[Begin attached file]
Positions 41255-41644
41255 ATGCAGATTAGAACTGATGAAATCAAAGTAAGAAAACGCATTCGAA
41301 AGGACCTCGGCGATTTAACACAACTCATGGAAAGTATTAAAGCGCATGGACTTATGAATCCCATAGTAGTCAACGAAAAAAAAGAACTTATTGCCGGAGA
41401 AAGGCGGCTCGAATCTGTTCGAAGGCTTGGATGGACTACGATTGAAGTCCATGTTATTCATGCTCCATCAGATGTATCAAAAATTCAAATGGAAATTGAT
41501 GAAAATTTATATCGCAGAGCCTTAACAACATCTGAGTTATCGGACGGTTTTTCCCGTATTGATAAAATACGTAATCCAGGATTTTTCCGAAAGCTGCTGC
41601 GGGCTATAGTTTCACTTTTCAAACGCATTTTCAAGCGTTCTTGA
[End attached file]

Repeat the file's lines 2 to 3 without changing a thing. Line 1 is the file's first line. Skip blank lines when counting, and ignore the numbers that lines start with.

41255 ATGCAGATTAGAACTGATGAAATCAAAGTAAGAAAACGCATTCGAA
41301 AGGACCTCGGCGATTTAACACAACTCATGGAAAGTATTAAAGCGCATGGACTTATGAATCCCATAGTAGTCAACGAAAAAAAAGAACTTATTGCCGGAGA